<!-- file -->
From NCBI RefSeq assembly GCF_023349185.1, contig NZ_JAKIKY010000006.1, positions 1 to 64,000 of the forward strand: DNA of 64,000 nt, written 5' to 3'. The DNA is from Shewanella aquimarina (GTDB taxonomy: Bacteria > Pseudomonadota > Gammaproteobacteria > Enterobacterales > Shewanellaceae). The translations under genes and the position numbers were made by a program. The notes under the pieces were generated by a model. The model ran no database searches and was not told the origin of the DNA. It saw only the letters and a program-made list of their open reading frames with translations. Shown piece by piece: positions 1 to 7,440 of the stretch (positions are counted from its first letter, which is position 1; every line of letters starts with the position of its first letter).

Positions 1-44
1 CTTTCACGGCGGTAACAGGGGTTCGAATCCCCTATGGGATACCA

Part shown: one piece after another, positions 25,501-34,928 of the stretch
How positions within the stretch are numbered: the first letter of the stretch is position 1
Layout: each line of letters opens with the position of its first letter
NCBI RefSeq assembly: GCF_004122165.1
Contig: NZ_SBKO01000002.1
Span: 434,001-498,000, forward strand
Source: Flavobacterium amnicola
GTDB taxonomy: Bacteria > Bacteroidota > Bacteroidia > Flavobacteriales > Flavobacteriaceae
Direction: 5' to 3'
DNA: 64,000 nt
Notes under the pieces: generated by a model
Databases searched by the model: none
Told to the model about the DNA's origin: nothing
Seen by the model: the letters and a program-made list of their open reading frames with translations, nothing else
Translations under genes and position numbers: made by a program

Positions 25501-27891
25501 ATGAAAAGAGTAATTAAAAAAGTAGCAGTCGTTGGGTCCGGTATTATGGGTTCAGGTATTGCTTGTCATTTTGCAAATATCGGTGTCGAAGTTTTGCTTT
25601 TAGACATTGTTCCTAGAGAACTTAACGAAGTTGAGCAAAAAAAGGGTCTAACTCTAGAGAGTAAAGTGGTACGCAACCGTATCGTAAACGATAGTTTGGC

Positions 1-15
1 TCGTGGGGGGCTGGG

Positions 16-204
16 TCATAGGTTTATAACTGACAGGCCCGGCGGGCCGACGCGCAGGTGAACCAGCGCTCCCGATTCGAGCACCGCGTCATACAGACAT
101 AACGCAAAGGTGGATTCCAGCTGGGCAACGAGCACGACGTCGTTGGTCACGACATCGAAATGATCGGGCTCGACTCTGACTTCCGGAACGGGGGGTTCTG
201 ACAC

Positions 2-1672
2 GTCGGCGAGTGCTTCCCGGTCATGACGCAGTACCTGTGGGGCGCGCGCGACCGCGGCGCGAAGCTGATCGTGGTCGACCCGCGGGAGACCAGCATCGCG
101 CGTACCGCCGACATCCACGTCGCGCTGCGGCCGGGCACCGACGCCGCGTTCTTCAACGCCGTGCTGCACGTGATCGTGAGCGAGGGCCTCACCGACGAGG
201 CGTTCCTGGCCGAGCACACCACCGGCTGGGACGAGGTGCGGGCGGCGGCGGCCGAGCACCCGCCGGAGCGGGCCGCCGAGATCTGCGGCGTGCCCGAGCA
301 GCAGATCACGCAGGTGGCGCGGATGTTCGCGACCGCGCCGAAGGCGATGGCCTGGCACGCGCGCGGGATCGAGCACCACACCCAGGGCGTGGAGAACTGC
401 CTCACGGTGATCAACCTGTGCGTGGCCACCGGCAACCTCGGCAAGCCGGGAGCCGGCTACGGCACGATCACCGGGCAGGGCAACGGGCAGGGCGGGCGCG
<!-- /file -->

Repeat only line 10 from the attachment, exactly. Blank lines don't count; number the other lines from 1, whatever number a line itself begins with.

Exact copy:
Source: Flavobacterium amnicola